No, you can’t the tires need to be at least the same width and if the rim is not tubless specific there can be problems but most of the time tubless tires stay on the rim.
But the width difference may creat problems so it would be best to use the tires with the same width or with just a little bit of difference.
There’s also the tire bead difference tubeless and tubeless-ready tire beads are stiffer than the normal tires and their rims are quite different as well.
Tubless and tubeless-ready rims are designed in a way that they will hook up the tire, unlike normal tires which may or may not do the same.
what are the main differences between tires with tubes and tubeless wheels :
There are many key differences between tubed wheels and tubeless wheels, notice that I mentioned wheels not tires, here’s why.
The rims on the tubeless tires are made for tubeless tires and they are made so as to achieve maximum seating of the tire bead on the rims, while tube tires are made in the way they are made excluding how the tires will seat on the rims in a better way or not because they are purposed to hold in tubes rather hold tires on the rims.
But they do hold the tires very well as well that’s the whole purpose of me writing this article and you reading it.
The differences between tubeless tires and tube tires are different tho and here are some things that you might have not known before.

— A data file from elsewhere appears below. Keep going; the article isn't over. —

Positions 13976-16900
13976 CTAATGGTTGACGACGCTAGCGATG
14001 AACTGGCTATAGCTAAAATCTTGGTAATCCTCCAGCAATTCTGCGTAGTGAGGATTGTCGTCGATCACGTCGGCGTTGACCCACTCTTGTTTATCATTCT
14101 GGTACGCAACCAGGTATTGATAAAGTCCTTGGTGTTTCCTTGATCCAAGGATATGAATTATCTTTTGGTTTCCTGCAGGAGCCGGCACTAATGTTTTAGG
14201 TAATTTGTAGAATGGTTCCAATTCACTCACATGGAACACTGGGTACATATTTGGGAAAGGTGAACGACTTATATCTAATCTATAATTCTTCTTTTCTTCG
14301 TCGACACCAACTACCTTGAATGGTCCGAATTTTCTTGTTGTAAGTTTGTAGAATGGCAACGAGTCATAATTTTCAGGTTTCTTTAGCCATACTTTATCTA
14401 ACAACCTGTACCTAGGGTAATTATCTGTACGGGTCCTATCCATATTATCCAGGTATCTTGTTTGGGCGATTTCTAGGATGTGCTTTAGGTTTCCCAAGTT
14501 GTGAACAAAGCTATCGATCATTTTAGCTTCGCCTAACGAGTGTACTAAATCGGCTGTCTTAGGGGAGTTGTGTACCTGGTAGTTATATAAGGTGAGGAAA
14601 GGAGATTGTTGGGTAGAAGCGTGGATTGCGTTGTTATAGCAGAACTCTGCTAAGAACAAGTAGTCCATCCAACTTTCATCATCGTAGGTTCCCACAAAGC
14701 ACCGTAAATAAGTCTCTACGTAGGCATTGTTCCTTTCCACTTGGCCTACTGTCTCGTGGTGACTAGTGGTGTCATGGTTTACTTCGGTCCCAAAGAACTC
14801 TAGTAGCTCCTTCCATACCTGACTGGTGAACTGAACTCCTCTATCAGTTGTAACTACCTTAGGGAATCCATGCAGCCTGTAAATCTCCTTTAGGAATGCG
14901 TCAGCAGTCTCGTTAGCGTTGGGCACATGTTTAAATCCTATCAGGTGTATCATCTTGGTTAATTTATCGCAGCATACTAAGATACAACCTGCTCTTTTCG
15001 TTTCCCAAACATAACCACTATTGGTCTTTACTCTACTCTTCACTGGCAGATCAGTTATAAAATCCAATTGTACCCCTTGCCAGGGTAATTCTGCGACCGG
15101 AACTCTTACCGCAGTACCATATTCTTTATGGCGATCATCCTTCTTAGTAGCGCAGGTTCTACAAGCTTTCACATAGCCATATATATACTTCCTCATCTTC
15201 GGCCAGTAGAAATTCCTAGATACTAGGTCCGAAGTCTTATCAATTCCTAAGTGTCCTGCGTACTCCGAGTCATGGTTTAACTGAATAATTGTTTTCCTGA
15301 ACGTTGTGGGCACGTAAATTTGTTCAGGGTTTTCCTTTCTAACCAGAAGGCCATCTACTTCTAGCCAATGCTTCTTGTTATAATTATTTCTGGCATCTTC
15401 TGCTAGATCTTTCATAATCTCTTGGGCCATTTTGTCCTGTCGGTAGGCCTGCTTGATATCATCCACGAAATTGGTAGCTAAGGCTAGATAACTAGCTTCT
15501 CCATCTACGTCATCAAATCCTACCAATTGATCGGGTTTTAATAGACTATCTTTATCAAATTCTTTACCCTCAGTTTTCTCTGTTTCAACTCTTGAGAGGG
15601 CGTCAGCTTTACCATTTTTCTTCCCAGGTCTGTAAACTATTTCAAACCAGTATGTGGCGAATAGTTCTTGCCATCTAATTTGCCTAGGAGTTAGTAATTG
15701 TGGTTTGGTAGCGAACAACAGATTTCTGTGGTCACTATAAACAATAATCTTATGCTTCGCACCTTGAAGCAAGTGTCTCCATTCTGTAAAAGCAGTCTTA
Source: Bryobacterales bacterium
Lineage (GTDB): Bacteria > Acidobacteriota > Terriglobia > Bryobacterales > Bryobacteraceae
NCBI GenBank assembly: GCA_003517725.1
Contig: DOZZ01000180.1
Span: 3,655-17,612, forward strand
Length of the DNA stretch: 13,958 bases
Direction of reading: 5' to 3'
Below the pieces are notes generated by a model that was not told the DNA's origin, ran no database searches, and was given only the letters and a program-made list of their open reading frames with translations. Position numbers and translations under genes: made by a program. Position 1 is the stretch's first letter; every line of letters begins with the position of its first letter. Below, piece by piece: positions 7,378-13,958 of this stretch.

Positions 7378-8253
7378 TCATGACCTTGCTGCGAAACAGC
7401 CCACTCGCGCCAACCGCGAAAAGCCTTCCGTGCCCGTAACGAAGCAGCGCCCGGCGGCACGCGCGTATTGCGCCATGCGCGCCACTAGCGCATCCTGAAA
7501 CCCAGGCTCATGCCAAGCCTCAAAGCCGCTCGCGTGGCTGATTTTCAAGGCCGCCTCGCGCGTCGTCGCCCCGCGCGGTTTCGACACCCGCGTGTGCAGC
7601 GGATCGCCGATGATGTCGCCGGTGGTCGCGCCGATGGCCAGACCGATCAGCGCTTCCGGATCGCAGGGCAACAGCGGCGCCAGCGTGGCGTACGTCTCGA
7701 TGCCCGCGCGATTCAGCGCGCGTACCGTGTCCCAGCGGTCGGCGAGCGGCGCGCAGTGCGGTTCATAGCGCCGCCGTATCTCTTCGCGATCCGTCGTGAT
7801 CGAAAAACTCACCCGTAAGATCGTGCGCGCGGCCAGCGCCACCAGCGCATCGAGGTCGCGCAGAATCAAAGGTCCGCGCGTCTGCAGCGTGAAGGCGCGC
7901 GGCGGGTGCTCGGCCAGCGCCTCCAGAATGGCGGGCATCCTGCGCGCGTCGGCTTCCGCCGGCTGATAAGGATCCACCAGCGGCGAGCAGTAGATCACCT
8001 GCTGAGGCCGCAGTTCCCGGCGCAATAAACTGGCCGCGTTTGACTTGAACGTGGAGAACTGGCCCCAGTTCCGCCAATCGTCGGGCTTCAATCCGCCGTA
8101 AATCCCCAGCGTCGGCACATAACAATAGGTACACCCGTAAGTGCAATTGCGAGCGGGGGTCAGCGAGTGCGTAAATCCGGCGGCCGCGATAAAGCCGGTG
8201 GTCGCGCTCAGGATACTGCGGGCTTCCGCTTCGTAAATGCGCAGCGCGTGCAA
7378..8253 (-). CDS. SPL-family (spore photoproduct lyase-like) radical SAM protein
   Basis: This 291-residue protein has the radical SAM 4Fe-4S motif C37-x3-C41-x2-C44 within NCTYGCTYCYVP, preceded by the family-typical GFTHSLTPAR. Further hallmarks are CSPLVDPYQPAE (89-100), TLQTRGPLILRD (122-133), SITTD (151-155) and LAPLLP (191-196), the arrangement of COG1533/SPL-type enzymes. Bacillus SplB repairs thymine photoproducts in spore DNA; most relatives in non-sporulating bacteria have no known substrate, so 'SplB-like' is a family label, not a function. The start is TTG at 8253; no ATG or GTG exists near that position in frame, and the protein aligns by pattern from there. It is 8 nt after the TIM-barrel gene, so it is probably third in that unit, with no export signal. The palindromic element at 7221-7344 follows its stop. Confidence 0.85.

- Tubeless tires are thicker than tubed tires
- Their casing is a lot more knit-tight than tubed tires so that they won’t leak air.
- they have stiffer beads than tube tires
- tubeless rims are specially designed to keep the beads locked for minimum air loss and burping.
There are 2 main takeaways that we can take from these different and that tube tires are porous if you had like them to convert to tubeless you will need to put some little extra effort and I will get into that a little bit later.
The other thing is the bead getting hooked into the rim and seating properly and not burping, which is the biggest cause of failure when converting the non-tubless tire to tubeless.
Hopefully, this process goes perfectly for all of you but if are still facing problems and the conversion didn’t go well, I would suggest not forcing the tires on the rims there are other ways to do things as well, and its not the only way to do it.
You can check out the post that i mentioned above to achieve the same results on tubes as a tubless tires, ofcourse you wouldn’t be able to reap the full benefits of tubless tires but its something to begin with.